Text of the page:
Re: [isabelle] Formalizing Turing machine
TMs can be represented by bitstrings (or numbers).
No sets. A TM evaluator can be written that takes
in a bitstring, decodes it into a TM and an input,
and simulates the execution of the TM on the input.
That evaluator can itself be written out as a bitstring
representing a TM. Any decent undergrad theory
textbook will go into this in some amount of detail.
So there is a certain portion of computability theory
that is basic programming and can be formalized in
a simple logic that doesn't formalize set theory.
On the other hand, much of computability is about
infinite sets (not lists), some of which can be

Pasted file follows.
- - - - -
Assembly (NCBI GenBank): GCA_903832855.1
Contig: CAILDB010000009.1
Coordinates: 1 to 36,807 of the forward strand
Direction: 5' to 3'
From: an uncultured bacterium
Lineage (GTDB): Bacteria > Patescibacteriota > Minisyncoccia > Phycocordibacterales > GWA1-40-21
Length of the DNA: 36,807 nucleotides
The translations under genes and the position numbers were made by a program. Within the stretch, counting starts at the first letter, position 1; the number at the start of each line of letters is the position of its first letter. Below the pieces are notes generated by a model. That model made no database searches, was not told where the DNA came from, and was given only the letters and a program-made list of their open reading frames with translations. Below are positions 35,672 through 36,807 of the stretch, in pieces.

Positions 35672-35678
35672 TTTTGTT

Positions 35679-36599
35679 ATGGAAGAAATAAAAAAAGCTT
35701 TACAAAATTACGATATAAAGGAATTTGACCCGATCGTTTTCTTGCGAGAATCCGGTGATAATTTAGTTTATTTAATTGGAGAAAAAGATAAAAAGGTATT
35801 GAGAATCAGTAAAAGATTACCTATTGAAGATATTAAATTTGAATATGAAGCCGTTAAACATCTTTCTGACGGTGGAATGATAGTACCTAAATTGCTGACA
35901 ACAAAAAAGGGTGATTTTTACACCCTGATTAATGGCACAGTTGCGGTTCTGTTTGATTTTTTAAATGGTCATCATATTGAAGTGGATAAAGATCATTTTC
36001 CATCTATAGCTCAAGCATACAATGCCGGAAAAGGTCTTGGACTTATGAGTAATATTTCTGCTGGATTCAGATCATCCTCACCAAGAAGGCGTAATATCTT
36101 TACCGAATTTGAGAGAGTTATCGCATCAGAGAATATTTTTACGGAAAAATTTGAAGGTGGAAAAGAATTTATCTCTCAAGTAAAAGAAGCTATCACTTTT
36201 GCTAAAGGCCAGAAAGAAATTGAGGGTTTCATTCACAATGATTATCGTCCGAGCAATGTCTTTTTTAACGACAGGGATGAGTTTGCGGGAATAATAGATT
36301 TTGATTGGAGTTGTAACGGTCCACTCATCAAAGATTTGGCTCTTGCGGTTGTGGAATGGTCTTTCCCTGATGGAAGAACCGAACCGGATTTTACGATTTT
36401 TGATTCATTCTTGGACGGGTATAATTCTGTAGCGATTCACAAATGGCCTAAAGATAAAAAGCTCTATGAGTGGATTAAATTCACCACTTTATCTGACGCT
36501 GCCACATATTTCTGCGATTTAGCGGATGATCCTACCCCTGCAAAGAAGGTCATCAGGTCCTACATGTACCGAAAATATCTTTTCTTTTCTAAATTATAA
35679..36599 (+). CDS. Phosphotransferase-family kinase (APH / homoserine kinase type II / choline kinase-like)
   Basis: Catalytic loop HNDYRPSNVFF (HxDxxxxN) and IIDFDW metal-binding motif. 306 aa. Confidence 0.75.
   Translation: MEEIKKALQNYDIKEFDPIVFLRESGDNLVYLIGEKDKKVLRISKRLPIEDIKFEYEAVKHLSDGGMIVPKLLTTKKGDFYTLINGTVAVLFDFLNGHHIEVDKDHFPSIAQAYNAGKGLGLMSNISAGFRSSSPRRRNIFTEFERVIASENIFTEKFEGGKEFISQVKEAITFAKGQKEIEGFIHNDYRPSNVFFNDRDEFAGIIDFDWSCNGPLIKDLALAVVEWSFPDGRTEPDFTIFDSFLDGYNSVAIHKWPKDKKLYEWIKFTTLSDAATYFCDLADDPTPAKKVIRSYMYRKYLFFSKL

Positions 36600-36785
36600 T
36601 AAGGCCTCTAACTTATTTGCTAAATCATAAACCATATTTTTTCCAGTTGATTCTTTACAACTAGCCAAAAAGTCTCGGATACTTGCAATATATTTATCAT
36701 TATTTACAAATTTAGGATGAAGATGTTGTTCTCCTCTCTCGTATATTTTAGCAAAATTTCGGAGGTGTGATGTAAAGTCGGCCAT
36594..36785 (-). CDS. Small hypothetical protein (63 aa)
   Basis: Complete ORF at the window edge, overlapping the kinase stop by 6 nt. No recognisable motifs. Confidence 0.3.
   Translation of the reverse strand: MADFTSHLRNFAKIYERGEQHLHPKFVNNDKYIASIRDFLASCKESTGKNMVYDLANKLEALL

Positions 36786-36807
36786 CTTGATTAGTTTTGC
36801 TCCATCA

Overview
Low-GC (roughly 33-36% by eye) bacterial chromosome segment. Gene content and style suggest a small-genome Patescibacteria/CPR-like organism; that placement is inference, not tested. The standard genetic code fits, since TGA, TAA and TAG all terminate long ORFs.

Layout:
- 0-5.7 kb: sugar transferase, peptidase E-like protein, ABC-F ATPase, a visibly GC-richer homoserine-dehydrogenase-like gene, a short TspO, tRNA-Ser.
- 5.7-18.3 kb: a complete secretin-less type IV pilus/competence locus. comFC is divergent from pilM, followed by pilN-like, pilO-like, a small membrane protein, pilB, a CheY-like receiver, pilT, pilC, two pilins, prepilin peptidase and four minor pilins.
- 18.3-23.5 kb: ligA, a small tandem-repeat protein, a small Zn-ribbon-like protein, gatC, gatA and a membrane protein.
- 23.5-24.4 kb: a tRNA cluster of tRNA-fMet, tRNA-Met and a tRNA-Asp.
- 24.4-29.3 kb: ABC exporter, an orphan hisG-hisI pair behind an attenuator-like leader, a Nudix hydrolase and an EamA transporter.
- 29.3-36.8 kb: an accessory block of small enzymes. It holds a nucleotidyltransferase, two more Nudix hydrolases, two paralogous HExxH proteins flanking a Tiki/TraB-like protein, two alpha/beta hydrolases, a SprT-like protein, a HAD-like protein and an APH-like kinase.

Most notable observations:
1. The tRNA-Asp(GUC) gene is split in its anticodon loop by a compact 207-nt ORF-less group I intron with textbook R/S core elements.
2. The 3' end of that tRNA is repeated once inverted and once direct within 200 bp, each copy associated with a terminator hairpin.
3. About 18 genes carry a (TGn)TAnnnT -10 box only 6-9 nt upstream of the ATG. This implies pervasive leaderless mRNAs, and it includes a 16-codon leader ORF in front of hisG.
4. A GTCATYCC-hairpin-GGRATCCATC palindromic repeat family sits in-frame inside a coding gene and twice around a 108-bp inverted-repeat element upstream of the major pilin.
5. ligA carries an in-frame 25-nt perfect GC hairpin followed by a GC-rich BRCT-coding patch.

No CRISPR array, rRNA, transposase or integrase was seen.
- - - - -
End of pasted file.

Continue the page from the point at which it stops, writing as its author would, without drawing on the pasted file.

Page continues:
implemented by TMs and some which can't. Again,
any undergrad theory text (or wikipedia) has
plenty of detail.
> I'm sorry, but I'd like to repeat again that I'm not talking about
> programming tricks. So lists are as high level as sets, because you
> can implement sets by lists. Actually I don't mean sets in particular
> but rather *set theory*. I want to avoid the use of sets because I
> want to have nothing to do with the axioms of set theory. So lists
> probably also rely on the axioms of set theory, unless you can define
> it without the axioms of set theory. So let repeat my question: Can we
> define Turing machine without relying on the axioms of set theory? I
> think part of the misconception is because I'm posting this topic
> under Isabelle. Actually my question has nothing to do with Isabelle
> or HOL; I just imagined that people here might be good at formalizing
> concepts and proofs using rudimentary logic theory. Sorry for the
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